Christopher M. FAZZARO, Appellant, v. Kristin E. FAZZARO, Appellee.
Christopher Fazzaro appeals the final judgment dissolving his marriage to Kristin Fazzaro. We agree that the trial court abused its discretion by giving Ms. Fazzaro final decision-making authority over matters involving the parties' minor child, and we reverse on this issue.
The parties were married in 1999, and they have one minor child. In the final judgment, the trial court found that it was in the child's best interests for the parties to exercise shared parental responsibility, and the court ordered them to do so. But the final judgment further provided that Ms. Fazzaro “shall have final decision-making authority should the parties be unable to reach an agreement on matters pertaining to the minor child.” Time-sharing was ordered in accordance with an attached parenting plan, which also provided for shared parental responsibility. But like the final judgment, it granted sole authority to Ms. Fazzaro if the parents are unable to agree, although it limited her ultimate authority to the areas of “Education/Academic decisions” and “Non-emergency health care.”
Under the parenting and time-sharing statute, shared parental responsibility is preferred unless it would be contrary to the child's best interests. § 61.13(2)(c)(2), Fla. Stat. (2009). Pertinent to this case, the statute provides as follows:
In ordering shared parental responsibility, the court may consider the expressed desires of the parents and may grant to one party the ultimate responsibility over specific aspects of the child's welfare or may divide those responsibilities between the parties based on the best interests of the child. Areas of responsibility may include education, health care, and any other responsibilities that the court finds unique to a particular family.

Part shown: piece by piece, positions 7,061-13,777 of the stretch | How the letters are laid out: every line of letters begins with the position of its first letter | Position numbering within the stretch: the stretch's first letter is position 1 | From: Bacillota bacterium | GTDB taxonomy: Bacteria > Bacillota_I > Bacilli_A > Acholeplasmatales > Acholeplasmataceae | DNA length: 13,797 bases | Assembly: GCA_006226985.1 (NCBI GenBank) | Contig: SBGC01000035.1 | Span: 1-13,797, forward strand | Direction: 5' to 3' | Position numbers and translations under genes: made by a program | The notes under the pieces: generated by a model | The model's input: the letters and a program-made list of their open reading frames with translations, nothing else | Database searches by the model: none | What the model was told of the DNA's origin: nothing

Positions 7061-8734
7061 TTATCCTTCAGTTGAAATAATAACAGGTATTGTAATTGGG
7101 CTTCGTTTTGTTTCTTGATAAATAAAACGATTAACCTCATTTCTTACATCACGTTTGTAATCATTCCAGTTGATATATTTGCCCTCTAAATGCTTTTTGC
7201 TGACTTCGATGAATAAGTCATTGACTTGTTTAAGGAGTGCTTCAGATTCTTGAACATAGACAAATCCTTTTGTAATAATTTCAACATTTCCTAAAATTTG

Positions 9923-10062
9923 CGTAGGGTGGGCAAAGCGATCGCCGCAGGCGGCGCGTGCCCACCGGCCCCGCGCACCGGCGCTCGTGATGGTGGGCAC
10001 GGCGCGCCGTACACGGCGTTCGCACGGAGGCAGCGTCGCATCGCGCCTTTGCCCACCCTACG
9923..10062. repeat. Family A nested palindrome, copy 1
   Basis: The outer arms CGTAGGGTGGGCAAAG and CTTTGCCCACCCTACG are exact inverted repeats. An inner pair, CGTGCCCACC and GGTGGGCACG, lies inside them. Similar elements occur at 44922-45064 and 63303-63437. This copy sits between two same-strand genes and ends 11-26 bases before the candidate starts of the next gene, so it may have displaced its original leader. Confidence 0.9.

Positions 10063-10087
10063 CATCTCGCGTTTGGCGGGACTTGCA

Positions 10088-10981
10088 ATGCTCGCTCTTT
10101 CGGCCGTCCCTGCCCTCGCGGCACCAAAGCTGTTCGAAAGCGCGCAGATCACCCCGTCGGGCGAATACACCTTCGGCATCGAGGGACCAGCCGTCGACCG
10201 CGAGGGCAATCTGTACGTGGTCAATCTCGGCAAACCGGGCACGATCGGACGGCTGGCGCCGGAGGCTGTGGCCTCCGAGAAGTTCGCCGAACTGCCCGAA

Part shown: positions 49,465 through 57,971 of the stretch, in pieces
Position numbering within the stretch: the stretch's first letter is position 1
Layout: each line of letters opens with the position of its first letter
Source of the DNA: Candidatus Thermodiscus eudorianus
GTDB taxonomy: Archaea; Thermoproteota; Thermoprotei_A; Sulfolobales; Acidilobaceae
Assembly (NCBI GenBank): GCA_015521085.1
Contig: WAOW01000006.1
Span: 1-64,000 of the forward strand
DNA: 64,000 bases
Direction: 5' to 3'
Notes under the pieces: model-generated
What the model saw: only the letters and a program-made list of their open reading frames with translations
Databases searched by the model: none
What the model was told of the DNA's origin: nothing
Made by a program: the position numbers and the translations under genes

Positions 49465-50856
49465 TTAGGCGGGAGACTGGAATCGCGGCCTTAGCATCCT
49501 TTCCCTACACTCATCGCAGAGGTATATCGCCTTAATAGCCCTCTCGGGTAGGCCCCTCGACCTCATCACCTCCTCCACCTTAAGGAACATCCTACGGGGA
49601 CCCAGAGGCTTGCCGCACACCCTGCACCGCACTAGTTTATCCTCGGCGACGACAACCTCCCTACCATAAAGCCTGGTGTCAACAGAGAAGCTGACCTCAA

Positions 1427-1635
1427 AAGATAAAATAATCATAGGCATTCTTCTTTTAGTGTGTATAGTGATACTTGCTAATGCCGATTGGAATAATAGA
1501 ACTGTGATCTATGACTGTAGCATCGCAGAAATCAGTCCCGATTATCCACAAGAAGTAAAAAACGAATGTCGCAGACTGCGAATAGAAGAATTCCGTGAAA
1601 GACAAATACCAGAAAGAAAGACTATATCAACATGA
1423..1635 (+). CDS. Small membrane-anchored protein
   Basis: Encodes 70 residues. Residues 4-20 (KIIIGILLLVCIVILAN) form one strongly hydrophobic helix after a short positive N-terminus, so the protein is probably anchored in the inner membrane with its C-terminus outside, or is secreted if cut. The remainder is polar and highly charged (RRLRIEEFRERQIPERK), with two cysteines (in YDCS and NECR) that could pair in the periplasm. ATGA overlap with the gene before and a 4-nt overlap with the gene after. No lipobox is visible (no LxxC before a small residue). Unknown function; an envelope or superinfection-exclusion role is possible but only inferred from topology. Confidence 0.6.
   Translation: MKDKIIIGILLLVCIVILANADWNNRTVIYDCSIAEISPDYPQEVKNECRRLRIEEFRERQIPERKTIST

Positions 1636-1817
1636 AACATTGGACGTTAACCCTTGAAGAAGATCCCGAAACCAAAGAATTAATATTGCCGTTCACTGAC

§ 61.13(2)(c)(2)(a). The statute then sets forth a nonexclusive list of factors for the court to consider in establishing parental responsibility, § 61.13(3)(a)-(t), but the court is not required to make specific findings other than on the ultimate fact of the child's best interests, Bader v. Bader, 639 So.2d 122, 124–25 (Fla. 2d DCA 1994) (en banc). On appeal, we apply an abuse of discretion standard to determine “whether there is logic and justification for the result.” A.L.G. v. J.F.D., 85 So.3d 527, 529 (Fla. 2d DCA 2012) (quoting Canakaris v. Canakaris, 382 So.2d 1197, 1203 (Fla.1980) (internal quotation mark omitted)).
The court here made no oral or written findings on the factors governing parental responsibility. And our review of the record reveals no logic or justification for the final judgment's provision granting one party ultimate responsibility over all decisions affecting the child should the parties be unable to agree. As was noted by a sister court, “the effect of this order gives one parent complete control over all the decision-making, which undermines the intent of the child custody statute regarding shared parental responsibility.” Kuharcik v. Kuharcik, 629 So.2d 224, 225 (Fla. 4th DCA 1993) (reversing provision awarding mother ultimate authority over all decisions and remanding for court to delineate authority over specific aspects only). We likewise find no logic or justification for the provisions in the parenting plan that granted Ms. Fazzaro ultimate authority over the child's education and nonemergency health care. See A.L.G., 85 So.3d at 529 (finding an abuse of discretion “when the judicial action is arbitrary, fanciful, or unreasonable” (quoting Canakaris, 382 So.2d at 1203) (internal quotation marks omitted)).